Back at Capitol, Rep. Matt Shea defiant in face of allegations, sanctions

Jan 14, 2020

Accused in a House investigation of participating in an act of domestic terrorism, Washington state Rep. Matt Shea of Spokane Valley defiantly returned to the Capitol on Monday -- spurning calls for him to resign -- and declared: "I'm not going to quit, I'm not going to back down."

In an exclusive interview with public radio's Northwest News Network, an upbeat Shea -- "I'm doing great" -- said he plans to fight any effort to expel him from the House chamber and called the allegations against him a "flat out lie." 

"I've been accused of a crime, I have not had any due process at all," Shea said. "As a decorated Army combat veteran it's quite offensive candidly."

Just before Christmas, the House released a 108-page report by an outside investigator that concluded Shea is a leader in the Patriot Movement, has close ties to militia groups and played a role in three armed standoffs, including the 2016 occupation of the Malheur National Wildlife Refuge in Oregon. 

"Representative Shea participated in act of domestic terrorism against the United States by his actions before and during the armed takeover and standoff at the Malheur National Wildlife Refuge," the investigation by the Rampart Group concluded. 

The House turned the report over to the FBI and the U.S. Attorney's office. Shea said the only contact he's had with the FBI has been regarding threats against him and his family. 

A lawyer by training, Shea assailed the report as incomplete and said the investigators failed to interview more than three dozen witnesses, including key participants in the Malheur takeover. After the release of the report, occupation leader Ammon Bundy told The Seattle Times that although he had communicated with Shea during the lead-up to the takeover and met with him while it was going on, Shea had not helped plan the occupation. 

"The report's findings are disintegrating because of those material witnesses," said Shea who declined to participate in the House investigation.

Shea also noted that Bundy and other key players in the occupation had been acquitted at trial. None were charged with domestic terrorism. 

The House investigation concluded that Shea participated in four phone calls with Bundy and others prior to the Malheur takeover and had "authored and circulated" a military-style planning brief during the occupation. 

On Tuesday, House Majority Leader Pat Sullivan said he expects the House will soon release some of the source material that the investigators relied upon to draw their conclusions.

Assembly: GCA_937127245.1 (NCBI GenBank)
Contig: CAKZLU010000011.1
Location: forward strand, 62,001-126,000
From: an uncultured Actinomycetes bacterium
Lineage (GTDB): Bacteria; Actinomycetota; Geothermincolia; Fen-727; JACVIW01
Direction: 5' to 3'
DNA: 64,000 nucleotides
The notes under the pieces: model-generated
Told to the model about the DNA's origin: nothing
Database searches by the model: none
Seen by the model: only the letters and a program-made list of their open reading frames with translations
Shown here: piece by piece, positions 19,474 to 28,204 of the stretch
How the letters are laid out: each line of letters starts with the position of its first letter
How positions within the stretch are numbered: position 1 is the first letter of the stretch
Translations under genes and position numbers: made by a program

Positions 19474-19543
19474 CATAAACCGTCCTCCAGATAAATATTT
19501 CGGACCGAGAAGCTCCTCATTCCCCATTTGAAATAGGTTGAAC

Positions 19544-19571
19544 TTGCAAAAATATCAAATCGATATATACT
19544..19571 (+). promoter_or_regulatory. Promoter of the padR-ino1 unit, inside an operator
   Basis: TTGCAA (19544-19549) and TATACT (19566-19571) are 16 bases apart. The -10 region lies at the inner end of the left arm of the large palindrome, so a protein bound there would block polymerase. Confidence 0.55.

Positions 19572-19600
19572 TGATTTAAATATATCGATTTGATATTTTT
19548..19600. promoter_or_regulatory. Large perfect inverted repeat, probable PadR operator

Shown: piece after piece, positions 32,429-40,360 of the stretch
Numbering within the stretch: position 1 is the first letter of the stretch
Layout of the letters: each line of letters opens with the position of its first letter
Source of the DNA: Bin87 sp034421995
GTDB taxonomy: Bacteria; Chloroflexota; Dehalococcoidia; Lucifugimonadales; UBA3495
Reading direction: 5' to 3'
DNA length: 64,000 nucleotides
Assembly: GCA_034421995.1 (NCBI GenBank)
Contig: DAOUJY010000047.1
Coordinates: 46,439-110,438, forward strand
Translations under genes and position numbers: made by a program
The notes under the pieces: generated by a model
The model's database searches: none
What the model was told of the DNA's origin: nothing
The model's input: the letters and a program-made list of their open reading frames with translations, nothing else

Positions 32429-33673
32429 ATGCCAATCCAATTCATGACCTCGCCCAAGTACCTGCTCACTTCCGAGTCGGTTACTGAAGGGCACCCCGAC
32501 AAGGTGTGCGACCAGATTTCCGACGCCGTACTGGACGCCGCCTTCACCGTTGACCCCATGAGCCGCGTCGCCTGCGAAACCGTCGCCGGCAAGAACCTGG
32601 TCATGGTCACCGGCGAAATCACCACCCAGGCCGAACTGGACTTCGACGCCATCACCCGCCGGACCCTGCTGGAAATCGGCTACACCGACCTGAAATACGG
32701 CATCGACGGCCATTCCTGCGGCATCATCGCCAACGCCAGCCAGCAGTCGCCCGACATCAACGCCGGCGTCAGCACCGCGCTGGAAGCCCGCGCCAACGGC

In a separate finding, the report said that Shea, using the codename Verum Bellator ("Truth Warrior"), participated in encrypted online chats during which violence against political opponents was contemplated. While Shea himself didn't discuss violence, the report found that he offered to conduct background checks on people. 

Asked about his communications, how he comports himself online and the use of secure platforms, Shea deflected. "Why aren't we calling attention to the fact that we have widespread use of government resources to surveil Americans who are totally innocent -- that's the bigger question," Shea said, adding that it's an issue he wants to address legislatively this year. 

Following the release of the investigation, House Republicans suspended Shea from their caucus and stripped him of his committee assignments. House Republican Leader J.T. Wilcox also called on Shea to resign.

Now Shea has been relegated to an out-of-the-way office in the basement of the Capitol and given a seat at the back of the House chamber.

On Monday morning, a handful of supporters held signs at the entrance to the Capitol Campus that read "WE STAND WITH MATT SHEA." Later, they gathered in Shea's new office where some of them helped unpack his belongings.

"They have declared war on him, so it's on," said Kerry French of Kent. She quickly added, "We're not going to hurt anyone, I'm saying politically ... it's on." 

Shea's office had the feeling of a war room. At one point, cheers went up when the group learned the 26th Legislative District Republicans on the Kitsap Peninsula had just issued a resolution in support of Shea. Other local Republican parties have taken similar action since the release of the report. 

Shea is also finding support among some fellow Republican lawmakers. On the steps of the Capitol, state Sen. Doug Ericksen called the investigation of Shea a partisan "witch hunt." 

"They got the result they wanted which was a sensational headline accusing Representative Shea of being a domestic terrorist," Ericksen said. "Who gave the right and the authority to those investigators to make a claim like that? It's just wrong."

Newly elected Speaker of the House Laurie Jinkins, a Democrat, has said if Shea won't resign he should be expelled. But it's not clear any Republicans would join with Democrats to muster the required two-thirds vote.

If majority Democrats ultimately decide to proceed with an expulsion vote, Jinkins has said there would be a process set up whereby Shea could have an opportunity to be heard. 

During the opening ceremonies in the House, during which Jinkins was sworn in as Speaker, Shea sat alone at his desk in the back of the chamber. 

Now isolated, he's essentially a caucus of one. But Shea rejected the suggestion he's been marginalized and said he's in Olympia to represent his constituents, defend the Constitution and -- in a Facebook Live video -- said his priorities for the 2020 session include fighting against gun control measures, higher taxes and what he called the persecution of Christians. 

"There are thousands of people in Washington state that support me, thousands of people in America that support me, so I'm not alone by any stretch of the means," Shea said. 

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